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Trinidad Last Light - Trinidad, California

Oct 20, 2010, look for this photo in the next Nature's Best Photography Magazine as an honorable mention in the Windland Smith Rice Awards, Ocean's category!

 

Free wallpaper for over 100 of my images in 6 different screen sizes is now available!

 

It is amazing what cloud layers moving in different directions for three minutes can do to a sky! 10-Stop circular ND. No HDR! Trinidad Beach, just north of Eureka, California! High tide.

 

See the 1200 pixel version!

www.flickr.com/photos/patrick-smith-photography/353625805...

  

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Settings etc.:

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Canon 5D Mark II

Canon 17-40L @ 20

3-Minute exposure @F11

LEE soft ND grad (100x150mm) 0.9 + 0.6

Lee foundation kit filter holder with Lee 77mm adapter ring

Hoya ndx400 (10-stop) very dark circular ND filter, very little vignetting @20mm wide!

ISO 200 (I had to bump up the ISO to keep it at 3 minutes)

RAW file processed with Capture One by Phase One

TIFF file processed with Photoshop

Bare feet (soft sand)

 

See my first upload of the series for the trials and tribulations of getting to this spot at this time.

www.flickr.com/photos/patrick-smith-photography/3497030979

 

So, as the sunset continued on, the colors became more intense. I usually wait to go for the long exposure once it is too dark for my shorter ones, but I have my new 10-stop filter so I have to give it a go. So why not use it while there is still good light in the sky? This exposure started about 5 minutes before sunset. The lower layer of cloud was moving one way while the higher clouds were moving another way. I had no idea it would turn out like this. I like the long streaks from a long exposure, but here, a streak would begin and then get erased by another cloud moving in to block it. The higher layer had all the colors, so the lower clouds would stop the streaks of colors. I'm going to experiment with crossing cloud layers more, now that I see what they do.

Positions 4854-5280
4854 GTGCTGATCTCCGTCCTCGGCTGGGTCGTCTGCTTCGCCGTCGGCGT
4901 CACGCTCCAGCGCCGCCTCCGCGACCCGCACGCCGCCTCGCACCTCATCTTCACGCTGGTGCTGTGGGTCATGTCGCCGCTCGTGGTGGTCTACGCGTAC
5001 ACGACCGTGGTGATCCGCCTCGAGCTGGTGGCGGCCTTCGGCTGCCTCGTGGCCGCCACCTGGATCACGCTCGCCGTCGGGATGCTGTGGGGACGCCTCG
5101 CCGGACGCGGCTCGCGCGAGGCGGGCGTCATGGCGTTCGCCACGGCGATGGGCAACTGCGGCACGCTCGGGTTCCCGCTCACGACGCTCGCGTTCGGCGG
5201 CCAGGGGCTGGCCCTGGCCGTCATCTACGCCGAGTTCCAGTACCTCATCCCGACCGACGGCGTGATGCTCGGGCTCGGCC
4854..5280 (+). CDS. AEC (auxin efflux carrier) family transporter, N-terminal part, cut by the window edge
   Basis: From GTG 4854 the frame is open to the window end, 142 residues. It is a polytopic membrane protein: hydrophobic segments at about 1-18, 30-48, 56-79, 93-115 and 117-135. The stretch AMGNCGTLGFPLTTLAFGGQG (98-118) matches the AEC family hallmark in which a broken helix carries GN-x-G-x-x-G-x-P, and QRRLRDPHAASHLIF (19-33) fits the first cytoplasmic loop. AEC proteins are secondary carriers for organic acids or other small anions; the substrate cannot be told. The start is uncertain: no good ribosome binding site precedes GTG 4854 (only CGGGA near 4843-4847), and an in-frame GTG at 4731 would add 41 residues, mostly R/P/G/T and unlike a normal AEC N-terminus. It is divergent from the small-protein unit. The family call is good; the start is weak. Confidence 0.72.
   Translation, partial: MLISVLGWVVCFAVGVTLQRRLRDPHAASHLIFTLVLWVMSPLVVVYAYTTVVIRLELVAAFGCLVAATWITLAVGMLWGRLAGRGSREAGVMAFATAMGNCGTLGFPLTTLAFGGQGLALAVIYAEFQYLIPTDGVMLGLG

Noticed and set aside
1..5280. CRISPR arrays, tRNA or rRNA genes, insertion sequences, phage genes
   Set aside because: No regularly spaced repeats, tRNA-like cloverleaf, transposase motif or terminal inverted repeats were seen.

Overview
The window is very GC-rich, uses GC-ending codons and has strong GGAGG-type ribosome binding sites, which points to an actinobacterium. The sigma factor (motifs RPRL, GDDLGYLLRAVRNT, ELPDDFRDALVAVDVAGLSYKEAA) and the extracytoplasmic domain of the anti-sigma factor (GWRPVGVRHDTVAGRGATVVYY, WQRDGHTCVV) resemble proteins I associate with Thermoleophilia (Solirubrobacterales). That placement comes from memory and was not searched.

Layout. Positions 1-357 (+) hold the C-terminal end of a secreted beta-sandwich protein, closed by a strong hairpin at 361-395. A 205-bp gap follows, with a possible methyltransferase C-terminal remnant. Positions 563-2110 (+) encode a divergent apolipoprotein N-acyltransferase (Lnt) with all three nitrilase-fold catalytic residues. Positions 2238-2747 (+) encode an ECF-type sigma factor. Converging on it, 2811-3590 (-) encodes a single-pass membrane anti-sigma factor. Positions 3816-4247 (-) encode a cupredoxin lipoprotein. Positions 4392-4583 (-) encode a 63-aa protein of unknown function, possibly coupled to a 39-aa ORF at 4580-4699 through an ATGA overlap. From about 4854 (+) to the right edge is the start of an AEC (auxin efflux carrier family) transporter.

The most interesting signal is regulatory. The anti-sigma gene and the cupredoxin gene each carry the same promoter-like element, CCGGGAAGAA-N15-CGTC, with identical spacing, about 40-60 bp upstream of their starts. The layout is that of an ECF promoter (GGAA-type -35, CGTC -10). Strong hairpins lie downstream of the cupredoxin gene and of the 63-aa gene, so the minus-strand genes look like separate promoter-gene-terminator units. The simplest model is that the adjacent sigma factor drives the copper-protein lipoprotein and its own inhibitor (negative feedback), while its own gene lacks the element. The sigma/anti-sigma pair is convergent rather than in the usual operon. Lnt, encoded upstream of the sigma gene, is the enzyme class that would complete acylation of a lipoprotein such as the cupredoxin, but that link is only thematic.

It was getting a bit darker, so I bumped the ISO up to 200 because my usual ISO 50 would have meant a 10 minute exposure perhaps. I studied where the waves broke on average, so I would know where to put the tripod so that over 3 minutes, a reflection would be visible.

 

I knew that in order to get reflections, I'd have to get hit many times by waves, so before starting the exposure I dug the tripod into the sand about 1 foot and let a few wave cycles wash through to stabilze the tripod. The full res image is totally sharp.

 

The map shows exactly where this is.

  

See my profile for a link to my website where I have limited edition prints and less expensive open edition prints.

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Taken on May 1, 2009